Personally, I’ve met with many, many weird men approaching me on the subway back in the States and was even followed once. Many of my friends have said they’ve experienced similar events. Therefore, having a women-only car would make many more women feel safer. It’s not to say that this is a fix to the problem that is sexual harassment caused by male superiority. It’s simply a temporary band-aid until we can slowly convince others about the importance and necessity of gender equality. We need to teach society to not tell girls not to go out at night because it’s dangerous, but instead tell people, namely men, not to rape/assault others. It should be a given that we as humans teach and learn that hurting others is not okay in any form.

So yeah…I had a lot to say. I was actually surprised that the majority of people in my class were nodding and agreeing with what the other girl said. I almost thought I was crazy for my opinions but I was like NO. I need to get my opinion out there. Also, shoutout to my BFF and women studies pro Megumi-chan for her second opinion in all this <3.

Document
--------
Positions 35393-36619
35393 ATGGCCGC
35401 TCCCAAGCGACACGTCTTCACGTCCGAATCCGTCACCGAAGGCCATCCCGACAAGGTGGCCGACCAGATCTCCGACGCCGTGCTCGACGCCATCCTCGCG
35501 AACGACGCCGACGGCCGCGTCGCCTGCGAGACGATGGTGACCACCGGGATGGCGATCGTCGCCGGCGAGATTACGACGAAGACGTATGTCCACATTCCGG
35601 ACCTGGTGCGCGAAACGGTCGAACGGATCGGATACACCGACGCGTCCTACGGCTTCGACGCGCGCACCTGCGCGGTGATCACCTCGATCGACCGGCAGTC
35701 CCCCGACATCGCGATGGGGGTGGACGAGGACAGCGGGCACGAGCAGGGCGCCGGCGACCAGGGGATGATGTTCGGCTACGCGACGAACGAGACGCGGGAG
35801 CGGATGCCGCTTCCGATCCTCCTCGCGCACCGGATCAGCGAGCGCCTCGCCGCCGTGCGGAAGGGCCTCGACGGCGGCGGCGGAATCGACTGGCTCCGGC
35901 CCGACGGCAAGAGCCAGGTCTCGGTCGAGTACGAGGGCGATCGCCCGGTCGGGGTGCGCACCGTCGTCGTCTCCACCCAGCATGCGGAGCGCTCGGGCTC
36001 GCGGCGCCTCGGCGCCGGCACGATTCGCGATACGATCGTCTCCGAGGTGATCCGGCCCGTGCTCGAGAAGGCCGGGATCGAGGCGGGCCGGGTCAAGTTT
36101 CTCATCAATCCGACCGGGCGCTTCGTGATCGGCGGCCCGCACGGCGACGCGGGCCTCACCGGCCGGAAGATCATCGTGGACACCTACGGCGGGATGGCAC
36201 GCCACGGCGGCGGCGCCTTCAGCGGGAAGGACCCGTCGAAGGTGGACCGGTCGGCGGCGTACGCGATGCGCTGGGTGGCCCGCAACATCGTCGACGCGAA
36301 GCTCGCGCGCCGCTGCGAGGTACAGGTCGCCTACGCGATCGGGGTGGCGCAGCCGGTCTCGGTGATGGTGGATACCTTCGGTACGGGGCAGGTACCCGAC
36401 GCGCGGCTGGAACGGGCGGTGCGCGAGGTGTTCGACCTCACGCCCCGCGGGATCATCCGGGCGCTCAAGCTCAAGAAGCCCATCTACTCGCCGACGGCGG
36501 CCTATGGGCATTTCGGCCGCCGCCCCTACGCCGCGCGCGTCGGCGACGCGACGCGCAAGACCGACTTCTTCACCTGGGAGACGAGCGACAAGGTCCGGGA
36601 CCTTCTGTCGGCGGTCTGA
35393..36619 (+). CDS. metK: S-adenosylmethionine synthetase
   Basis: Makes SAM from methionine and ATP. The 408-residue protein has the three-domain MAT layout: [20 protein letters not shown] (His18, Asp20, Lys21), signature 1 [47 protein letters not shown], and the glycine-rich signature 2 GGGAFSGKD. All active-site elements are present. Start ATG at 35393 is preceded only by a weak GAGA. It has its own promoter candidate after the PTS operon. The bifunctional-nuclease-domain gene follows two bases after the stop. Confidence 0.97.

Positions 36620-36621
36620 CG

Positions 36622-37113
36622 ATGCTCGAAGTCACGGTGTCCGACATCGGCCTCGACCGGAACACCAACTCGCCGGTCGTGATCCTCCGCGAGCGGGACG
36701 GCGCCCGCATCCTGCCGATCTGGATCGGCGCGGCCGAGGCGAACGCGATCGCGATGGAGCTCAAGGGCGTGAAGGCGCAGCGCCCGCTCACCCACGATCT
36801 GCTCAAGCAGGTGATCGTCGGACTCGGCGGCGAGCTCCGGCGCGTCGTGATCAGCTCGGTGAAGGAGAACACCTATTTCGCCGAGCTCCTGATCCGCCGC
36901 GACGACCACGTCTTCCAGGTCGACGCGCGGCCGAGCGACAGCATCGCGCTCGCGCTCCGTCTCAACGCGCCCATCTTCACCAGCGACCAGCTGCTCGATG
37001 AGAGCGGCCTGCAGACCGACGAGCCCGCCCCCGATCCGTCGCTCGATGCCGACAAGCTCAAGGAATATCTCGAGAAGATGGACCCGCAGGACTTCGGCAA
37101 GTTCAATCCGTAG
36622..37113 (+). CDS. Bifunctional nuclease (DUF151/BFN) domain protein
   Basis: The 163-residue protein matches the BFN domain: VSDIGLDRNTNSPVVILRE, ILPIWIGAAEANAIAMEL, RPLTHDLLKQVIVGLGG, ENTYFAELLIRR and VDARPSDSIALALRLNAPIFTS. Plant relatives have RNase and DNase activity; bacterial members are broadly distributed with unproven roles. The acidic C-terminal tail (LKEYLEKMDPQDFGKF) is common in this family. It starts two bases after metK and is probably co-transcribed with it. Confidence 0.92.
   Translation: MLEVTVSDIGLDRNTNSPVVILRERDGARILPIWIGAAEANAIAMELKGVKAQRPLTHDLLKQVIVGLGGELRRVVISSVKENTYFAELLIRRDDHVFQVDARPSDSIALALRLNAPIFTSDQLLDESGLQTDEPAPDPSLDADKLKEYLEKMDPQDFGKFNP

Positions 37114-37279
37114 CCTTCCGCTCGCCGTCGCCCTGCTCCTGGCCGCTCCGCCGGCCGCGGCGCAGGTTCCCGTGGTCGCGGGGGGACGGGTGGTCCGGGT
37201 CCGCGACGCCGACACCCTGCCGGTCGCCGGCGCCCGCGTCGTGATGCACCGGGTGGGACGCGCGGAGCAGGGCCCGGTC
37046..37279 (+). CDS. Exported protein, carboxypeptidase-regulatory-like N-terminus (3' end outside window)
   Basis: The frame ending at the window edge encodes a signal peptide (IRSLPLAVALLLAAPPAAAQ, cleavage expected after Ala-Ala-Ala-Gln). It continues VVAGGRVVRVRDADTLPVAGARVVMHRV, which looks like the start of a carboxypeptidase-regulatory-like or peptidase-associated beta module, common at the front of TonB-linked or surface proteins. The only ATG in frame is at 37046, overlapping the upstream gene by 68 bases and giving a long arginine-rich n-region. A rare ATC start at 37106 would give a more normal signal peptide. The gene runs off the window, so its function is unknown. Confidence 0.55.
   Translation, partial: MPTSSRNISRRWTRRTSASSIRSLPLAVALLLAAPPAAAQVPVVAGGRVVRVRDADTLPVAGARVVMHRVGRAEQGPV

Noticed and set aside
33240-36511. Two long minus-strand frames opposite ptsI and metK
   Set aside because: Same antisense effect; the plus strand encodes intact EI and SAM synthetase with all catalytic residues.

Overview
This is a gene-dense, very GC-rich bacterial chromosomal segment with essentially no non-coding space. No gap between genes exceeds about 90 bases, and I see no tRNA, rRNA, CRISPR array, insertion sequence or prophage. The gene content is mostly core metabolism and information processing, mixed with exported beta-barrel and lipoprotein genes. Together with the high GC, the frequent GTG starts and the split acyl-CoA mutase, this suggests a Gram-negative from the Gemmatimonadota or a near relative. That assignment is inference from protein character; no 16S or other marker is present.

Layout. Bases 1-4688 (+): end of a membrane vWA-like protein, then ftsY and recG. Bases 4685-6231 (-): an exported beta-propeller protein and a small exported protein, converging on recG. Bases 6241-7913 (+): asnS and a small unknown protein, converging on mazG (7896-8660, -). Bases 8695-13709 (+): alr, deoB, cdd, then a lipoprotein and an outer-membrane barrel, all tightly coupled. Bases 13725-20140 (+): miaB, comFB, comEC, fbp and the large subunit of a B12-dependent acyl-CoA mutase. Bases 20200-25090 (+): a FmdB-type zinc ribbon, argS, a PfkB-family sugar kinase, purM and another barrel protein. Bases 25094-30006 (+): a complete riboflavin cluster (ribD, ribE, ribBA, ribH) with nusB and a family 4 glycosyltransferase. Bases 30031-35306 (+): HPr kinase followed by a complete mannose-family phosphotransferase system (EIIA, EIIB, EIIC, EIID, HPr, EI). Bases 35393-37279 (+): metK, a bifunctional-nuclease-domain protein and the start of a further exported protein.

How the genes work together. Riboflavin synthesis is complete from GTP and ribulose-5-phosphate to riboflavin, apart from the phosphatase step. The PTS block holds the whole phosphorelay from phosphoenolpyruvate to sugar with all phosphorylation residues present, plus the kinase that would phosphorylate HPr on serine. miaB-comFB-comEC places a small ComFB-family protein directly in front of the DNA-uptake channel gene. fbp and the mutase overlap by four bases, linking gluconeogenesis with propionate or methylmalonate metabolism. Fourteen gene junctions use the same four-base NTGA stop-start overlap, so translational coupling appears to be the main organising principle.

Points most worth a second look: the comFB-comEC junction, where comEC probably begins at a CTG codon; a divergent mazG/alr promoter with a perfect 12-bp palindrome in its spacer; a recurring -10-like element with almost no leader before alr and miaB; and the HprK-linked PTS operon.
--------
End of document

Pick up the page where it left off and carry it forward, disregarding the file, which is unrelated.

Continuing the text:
Anyways, I promise to write about something a bit more light-hearted and relevant to EPIK next. Please do write in the comments what your thoughts are about women in Korea because I will gladly participate in some civil conversation regarding this topic 🙂


One thought on “Women in Korea- Gender Discrimination?

  1. chaxmi says:

    While I personally haven’t had a situation like that on a metro, I totally understand where you are coming from. It is very crowded in the Korean metro during rush hour, people are crushed up against each other in the busiest trains. That leaves it open for anyone to have the opportunity to sexually harass a woman. I agree that this is a temporary bandaid that will only work for so long, as long as we as a society teach one another that it is wrong to do these kinds of thing to any gender. As a man, no you can’t “grab a woman by the pussy”. As a woman, no you can’t “grab a man by his dick”. The same concept applies both ways, it is just generally more frequently done to women. It is also much easier to take an up-the-skirt shot of a woman than it would be for a woman to take an underwear shot of a man.